S3 Console should be able to delete it no matter what characters it contains or how broken it is (if we're talking about same thing). Do you have enough permissions?
When doing it other ways, first you need to figure out if "%0A" is actually part of the name or is a url encoded LF character ("\n"). Keep in mind that you might not see other non-printable characters as well. The best way to determine this will be to open it in Amazon Console, choose S3 in Service menu, find your Bucket and click on your file, note the object's Link.
If "%0A" is part of the name, you will see object name as "foo%0A", but in the link it will look like "foo%250A". In this case,
s3 rm s3://BUCKET/foo%0A should do the trick.
If "%0A" denotes a url encoded "\n" character, then you should see object name (just above tabs) as just "foo", but will see "foo%0A" as object name in the url. In ths case you need to embed new line into the key when issuing
s3 rm command. This depends on you operating system. E.g. on linux/unix you will enter it like this:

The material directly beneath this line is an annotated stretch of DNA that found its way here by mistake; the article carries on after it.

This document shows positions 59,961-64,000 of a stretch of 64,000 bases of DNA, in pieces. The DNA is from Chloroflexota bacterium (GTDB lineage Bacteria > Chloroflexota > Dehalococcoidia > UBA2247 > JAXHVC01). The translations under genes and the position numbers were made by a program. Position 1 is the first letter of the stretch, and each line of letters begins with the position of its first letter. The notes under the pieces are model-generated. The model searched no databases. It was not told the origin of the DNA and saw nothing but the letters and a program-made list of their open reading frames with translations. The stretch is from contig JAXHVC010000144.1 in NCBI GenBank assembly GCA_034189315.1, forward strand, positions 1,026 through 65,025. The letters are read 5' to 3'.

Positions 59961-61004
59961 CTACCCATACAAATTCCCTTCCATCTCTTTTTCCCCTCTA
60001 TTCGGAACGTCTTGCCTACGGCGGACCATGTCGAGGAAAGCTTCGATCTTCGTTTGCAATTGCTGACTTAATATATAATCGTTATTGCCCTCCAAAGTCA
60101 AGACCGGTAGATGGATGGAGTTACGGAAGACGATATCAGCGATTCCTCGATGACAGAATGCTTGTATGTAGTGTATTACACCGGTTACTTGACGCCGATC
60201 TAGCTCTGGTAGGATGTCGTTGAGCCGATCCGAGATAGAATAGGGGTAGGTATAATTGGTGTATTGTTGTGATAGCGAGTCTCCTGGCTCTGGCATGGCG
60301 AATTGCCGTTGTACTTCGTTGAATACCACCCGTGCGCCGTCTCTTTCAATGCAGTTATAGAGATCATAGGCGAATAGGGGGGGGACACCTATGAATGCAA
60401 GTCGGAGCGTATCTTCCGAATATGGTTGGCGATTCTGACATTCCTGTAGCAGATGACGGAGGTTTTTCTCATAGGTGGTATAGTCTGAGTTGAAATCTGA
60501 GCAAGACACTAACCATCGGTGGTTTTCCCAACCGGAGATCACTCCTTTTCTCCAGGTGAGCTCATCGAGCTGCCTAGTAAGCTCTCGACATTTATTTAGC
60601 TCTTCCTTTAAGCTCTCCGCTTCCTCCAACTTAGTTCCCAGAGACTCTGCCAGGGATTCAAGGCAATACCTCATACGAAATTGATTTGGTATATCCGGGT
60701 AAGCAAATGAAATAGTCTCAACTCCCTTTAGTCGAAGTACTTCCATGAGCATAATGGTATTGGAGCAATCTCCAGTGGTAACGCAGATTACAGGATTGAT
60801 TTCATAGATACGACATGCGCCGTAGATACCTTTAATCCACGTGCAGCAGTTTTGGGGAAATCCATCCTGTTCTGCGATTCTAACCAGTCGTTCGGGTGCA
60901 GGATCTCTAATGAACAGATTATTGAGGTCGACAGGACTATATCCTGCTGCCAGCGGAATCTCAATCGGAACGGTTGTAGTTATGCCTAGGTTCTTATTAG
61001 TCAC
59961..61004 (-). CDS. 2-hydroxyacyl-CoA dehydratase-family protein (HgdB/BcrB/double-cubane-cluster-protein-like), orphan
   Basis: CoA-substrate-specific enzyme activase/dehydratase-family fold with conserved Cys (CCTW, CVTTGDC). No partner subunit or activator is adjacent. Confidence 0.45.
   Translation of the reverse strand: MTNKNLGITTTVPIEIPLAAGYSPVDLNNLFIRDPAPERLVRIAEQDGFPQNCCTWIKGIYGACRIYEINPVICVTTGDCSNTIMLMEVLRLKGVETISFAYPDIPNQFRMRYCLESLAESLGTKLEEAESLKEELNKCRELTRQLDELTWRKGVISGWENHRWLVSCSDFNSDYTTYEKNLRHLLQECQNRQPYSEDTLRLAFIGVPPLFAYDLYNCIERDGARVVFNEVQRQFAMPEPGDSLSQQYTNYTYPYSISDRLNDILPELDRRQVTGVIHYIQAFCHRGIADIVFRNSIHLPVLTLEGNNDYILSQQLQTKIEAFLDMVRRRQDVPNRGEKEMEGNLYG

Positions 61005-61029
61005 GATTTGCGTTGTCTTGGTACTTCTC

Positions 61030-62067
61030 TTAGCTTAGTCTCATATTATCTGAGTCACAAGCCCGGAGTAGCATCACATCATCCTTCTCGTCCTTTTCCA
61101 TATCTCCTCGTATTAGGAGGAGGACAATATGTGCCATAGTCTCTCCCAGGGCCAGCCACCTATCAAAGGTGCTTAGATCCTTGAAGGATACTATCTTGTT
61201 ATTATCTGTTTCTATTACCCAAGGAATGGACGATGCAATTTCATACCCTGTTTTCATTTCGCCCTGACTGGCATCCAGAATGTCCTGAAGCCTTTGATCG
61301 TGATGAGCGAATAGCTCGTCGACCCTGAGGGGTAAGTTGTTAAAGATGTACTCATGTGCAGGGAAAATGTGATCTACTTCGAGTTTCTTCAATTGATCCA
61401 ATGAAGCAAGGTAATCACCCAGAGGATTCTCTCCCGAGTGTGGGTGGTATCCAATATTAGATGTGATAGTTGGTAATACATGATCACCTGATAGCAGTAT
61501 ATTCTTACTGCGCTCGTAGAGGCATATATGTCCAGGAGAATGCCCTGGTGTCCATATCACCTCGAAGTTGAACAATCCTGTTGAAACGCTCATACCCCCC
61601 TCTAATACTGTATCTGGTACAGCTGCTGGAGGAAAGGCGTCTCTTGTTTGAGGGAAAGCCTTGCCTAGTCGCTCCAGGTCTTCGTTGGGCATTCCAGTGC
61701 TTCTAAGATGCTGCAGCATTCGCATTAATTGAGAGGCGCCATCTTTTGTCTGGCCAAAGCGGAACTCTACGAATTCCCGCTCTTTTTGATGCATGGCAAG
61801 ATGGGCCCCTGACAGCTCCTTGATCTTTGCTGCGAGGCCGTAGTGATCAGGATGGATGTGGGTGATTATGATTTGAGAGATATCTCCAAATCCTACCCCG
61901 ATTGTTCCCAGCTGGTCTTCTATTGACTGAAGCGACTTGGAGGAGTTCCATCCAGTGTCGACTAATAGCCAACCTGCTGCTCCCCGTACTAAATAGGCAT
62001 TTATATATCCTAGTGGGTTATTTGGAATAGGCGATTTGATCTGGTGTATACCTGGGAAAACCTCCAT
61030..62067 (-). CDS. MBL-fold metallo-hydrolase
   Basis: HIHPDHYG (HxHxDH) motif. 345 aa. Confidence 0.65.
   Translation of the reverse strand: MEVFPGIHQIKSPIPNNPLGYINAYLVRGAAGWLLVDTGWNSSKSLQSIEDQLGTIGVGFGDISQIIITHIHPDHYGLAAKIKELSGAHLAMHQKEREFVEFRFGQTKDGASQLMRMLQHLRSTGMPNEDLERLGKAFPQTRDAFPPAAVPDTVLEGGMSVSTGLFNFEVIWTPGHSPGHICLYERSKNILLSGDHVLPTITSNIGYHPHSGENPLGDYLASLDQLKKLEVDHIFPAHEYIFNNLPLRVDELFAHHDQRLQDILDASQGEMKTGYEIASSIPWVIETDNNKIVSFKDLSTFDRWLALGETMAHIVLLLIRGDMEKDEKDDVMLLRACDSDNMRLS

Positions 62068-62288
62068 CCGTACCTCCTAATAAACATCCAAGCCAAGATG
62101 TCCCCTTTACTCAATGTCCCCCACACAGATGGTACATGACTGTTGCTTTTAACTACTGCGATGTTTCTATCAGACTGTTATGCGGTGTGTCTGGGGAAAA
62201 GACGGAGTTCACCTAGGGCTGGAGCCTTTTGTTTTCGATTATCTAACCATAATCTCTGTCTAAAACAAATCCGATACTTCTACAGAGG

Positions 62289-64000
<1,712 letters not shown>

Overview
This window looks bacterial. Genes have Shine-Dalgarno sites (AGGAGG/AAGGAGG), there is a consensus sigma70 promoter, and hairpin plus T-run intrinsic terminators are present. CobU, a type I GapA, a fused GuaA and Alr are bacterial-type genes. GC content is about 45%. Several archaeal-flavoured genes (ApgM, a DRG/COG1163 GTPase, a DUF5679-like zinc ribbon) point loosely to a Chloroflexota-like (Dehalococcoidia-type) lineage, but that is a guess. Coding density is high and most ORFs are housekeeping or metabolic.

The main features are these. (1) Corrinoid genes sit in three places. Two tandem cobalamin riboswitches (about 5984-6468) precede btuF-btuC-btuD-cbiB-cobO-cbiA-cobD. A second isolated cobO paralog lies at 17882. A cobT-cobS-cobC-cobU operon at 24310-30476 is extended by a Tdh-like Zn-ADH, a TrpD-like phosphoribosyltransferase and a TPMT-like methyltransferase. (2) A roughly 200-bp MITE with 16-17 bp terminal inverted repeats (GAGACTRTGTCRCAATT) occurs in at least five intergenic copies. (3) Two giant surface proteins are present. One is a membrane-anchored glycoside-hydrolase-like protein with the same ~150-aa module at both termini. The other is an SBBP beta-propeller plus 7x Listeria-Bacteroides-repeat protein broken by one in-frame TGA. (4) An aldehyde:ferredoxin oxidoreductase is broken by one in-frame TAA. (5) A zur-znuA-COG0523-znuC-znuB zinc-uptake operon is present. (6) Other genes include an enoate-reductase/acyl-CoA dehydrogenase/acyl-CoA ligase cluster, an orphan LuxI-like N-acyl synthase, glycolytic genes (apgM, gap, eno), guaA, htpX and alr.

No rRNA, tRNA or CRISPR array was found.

aws-cli s3 rm 's3://BUCKET/foo
Note the quotes and that the closing quote is at the begining of a new line. This will make new line part of the value passed as the command line parameter.
Also note that aws-cli might be called just aws on some system, but given you provided s3 rm command as an example I assume you already know what it is on your system. And if using PowerShell on Windows, use backtick in place of quotes.
Now, check the object's Link and see what other characters are there. Looking at your examples and issues you report, I suspect there is more then one in your file names. Important point here is that your object name might include more non-printable characters and you won't see then in S3 console, but Link will include them all in URL encoded form. So, you can extract actual exact name from the link. Note that both aws-cli and programmatic interface you linked take actual name, not url encoded one. So, if you use aws-cli, you will need to embed all non-printable characters into command line parameter. And if you're using programmatic interface you'll need to embed them in the key string you supply to the call (e.g. putting "\n" instead of new line). Though I consider this part pretty obvious. And believe you'll know what to do once you see your actual file name with all the non-printables in it.